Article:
Customs seized $13,000 in money, and arrested, a Yuma, Arizona resident. The man was traveling on a shuttle from Phoenix and was leaving for Mexico.
Because the man did not declare the money as required by 31 USC 5316 (reports of currency), Customs seized the money from the man. As we strive to explain on this customs law blog, importing and exporting more than $10,000 in money is not illegal if the money is reported (preferably on form FinCen105) to Customs prior to attempting to enter or leave the country.
The story, quoted below, does not indicate the man was arrested (although he could have been, as not reporting cash is a crime), but only “turned . . . over to” HSI agents.
U.S. Customs and Border Protection officers at Arizona’s Port of Lukeville arrested a Yuma resident after seizing more than $13,000 in undeclared currency Friday.
Officers performing outbound inspections of an arriving shuttle from Phoenix referred a 24-year-old man for further inspection when a search of his luggage led to suspicion. Officers discovered multiple envelopes inside of a backpack with a cash count of more than $13,200.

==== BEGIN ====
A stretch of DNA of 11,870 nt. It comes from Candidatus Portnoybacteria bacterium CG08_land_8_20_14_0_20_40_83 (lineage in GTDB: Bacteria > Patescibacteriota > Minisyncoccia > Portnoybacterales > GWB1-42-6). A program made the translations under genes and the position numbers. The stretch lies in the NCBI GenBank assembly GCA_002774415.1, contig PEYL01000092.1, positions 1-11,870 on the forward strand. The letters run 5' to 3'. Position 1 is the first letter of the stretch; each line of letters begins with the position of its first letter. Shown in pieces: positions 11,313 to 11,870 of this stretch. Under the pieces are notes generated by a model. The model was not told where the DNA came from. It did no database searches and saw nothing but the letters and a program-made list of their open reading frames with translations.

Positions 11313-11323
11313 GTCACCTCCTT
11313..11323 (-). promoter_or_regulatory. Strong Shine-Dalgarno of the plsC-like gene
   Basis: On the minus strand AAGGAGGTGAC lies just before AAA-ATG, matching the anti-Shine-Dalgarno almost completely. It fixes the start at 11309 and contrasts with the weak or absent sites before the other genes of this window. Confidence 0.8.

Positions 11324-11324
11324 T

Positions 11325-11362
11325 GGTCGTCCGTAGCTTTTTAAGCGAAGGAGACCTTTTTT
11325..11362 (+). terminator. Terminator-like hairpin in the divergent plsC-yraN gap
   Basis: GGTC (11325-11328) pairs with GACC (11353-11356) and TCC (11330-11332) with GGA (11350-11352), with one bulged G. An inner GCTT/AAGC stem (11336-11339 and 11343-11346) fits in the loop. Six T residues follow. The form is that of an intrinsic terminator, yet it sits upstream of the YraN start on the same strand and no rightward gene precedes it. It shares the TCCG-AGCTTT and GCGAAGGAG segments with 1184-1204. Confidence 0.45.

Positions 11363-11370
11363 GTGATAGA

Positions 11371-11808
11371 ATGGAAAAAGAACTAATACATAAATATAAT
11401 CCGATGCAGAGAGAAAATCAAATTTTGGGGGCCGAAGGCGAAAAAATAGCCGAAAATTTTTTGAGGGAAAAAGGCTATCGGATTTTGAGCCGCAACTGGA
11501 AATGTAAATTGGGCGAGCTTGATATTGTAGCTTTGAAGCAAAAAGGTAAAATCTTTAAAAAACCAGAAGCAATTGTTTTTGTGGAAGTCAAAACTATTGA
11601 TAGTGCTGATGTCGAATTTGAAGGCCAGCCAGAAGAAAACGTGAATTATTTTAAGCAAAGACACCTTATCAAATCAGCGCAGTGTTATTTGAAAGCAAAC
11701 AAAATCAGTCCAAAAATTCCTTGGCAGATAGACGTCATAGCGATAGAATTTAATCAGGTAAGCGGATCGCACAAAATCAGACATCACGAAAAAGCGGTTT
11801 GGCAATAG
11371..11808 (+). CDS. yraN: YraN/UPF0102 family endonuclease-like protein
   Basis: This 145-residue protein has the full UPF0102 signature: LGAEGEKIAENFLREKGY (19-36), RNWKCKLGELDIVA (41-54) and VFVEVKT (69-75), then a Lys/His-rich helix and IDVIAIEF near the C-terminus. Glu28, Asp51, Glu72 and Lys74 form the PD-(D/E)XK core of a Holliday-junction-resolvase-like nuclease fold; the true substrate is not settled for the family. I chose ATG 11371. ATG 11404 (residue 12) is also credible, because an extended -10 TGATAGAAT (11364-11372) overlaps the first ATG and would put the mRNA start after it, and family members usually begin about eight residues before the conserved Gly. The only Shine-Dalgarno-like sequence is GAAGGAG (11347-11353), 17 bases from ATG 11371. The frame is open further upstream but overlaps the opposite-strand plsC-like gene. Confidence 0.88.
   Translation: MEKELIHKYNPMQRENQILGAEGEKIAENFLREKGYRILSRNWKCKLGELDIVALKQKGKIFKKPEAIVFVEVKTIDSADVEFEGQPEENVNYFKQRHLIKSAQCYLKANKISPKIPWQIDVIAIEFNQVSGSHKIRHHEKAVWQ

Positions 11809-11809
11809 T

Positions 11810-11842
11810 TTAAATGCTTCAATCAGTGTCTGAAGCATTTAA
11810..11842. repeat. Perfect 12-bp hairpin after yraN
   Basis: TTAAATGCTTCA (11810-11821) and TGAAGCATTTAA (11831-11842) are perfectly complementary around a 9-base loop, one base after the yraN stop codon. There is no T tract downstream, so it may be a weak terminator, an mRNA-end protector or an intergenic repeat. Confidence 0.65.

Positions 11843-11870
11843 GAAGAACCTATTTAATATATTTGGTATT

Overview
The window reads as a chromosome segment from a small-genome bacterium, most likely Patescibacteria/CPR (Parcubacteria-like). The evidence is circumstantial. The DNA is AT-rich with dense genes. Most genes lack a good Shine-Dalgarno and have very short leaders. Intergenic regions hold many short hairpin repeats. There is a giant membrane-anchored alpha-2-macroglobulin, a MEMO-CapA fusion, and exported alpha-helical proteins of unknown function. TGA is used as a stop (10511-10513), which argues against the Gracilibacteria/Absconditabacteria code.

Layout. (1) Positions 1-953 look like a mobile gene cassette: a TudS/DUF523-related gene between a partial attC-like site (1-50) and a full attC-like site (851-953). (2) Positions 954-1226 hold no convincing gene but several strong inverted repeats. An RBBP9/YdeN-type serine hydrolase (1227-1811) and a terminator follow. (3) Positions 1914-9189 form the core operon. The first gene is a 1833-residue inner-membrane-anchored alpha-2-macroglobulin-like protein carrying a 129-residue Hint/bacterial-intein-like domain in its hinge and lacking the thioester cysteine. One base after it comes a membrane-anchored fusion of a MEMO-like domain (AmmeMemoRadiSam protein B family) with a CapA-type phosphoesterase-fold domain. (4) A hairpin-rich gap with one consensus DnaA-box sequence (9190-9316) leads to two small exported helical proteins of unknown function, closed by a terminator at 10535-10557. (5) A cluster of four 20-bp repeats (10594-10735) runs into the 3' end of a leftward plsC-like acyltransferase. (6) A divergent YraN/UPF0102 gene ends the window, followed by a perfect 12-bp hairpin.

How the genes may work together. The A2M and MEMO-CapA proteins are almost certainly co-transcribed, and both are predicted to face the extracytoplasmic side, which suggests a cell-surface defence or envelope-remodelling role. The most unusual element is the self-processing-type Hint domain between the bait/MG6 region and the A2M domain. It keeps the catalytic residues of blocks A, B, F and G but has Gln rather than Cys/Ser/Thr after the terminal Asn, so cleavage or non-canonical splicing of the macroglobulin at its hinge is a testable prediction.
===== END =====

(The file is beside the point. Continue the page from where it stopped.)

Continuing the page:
Customs and Border Protection officers seized the currency, and turned the subject over to U.S. Immigration and Customs Enforcement’s Homeland Security Investigations.
Have you failed to report money to Customs?
If you failed to report money to Customs and had the cash seized, your rights may have been violated and you can try to get the money back. In most cases, filing an administrative petition for relief or a CAFRA seized asset claim to initiate judicial proceedings is the best way to get your seized cash back from Customs. For more information, reading our customs money seizure legal guide and give us a call!